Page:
The rising level of UK exports to non-European Union countries could be one of the triggers behind Brexit.
The latest official figures from the Office of National Statistics show that Britain has increased exports of goods and services to the non-EU world for the ninth year running.
Although Europe is still an important trading partner for the UK, the significance of exports to the bloc for the economy is falling.
The figures, says the ONS, break down like this:
- Total exports of goods and services in 2017 – £616 billion
- Exports to the EU – £274 billion
- Exports outside the EU – £342 billion
The fastest growing export destinations seem unlikely – Oman saw imports from Britain increase by 354% to £3 billion, while Macedonia reported UK trade growing by 318% to £1 billion and then Kazakhstan, where trade was up by 210% to £2 billion.
International Trade Secretary, Dr Liam Fox said about the figures: “British goods remain in global demand as exports to non-EU countries continue to grow in markets such as Oman. It shows the confidence the world has in our goods and is important as 90% of global trade will come from outside EU.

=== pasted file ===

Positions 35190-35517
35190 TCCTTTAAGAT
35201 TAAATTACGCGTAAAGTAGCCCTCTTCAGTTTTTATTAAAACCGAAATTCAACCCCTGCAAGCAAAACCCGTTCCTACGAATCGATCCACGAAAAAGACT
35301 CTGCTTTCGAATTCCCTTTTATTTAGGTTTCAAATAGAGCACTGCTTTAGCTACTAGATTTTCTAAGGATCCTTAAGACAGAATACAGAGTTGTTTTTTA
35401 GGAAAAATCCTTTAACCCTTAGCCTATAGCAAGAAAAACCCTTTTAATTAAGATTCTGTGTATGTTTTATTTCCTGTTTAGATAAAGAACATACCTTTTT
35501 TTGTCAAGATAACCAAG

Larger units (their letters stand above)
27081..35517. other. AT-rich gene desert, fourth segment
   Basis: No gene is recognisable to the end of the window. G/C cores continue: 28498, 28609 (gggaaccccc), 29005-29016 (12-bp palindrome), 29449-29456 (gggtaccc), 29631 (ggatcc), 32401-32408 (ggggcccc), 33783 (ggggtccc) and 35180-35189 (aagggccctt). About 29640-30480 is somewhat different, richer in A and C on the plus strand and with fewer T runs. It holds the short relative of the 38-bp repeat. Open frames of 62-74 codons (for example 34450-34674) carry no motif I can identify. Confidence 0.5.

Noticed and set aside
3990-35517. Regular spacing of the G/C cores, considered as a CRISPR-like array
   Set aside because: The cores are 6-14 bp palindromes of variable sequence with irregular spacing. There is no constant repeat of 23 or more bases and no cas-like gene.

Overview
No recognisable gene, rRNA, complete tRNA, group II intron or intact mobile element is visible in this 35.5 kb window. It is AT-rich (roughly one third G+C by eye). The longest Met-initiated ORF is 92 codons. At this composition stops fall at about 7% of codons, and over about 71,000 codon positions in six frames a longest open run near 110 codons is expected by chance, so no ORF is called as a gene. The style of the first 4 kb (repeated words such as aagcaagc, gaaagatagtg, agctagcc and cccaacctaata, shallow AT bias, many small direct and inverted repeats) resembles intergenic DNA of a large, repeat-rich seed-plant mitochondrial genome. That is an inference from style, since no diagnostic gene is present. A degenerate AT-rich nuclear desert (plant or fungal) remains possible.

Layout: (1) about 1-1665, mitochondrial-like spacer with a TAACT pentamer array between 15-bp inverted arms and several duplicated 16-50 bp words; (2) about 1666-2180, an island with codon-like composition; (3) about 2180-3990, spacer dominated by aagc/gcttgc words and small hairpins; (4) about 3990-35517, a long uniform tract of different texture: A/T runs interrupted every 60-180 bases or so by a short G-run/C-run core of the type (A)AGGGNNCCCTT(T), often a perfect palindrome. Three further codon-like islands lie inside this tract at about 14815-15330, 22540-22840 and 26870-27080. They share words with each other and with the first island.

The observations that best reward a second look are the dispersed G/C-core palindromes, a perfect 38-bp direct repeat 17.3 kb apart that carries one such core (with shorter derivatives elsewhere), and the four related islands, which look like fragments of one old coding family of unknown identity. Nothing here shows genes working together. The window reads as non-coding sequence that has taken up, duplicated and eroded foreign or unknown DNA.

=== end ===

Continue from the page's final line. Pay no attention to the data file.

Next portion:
“As an international economic department, we have a dynamic and experienced team who will negotiate free trade deals and make a success of Brexit. We’re also supporting UK businesses in exporting more and talking to international businesses on why we should be the top destination for investment through our great campaign.”
The figures also reveal that in 2017:
- British exports of goods rose by 13% to £339 billion
- Exports of services rose by 7% to £277 billion
- The USA remains the UK’s top export market, buying over £112 billion worth of goods and services in 2017, an increase of 8% since 2016
This is why President Donald Trump and Prime Minister Theresa May are so keen to settle a tariff-free trade deal as soon as they can.
In a separate report, the ONS confirms UK exports increased by another 5% in the year ending May 31, 2018, while services logged a £111 billion surplus from shipping business worth £279 billion overseas.
How UK exports break down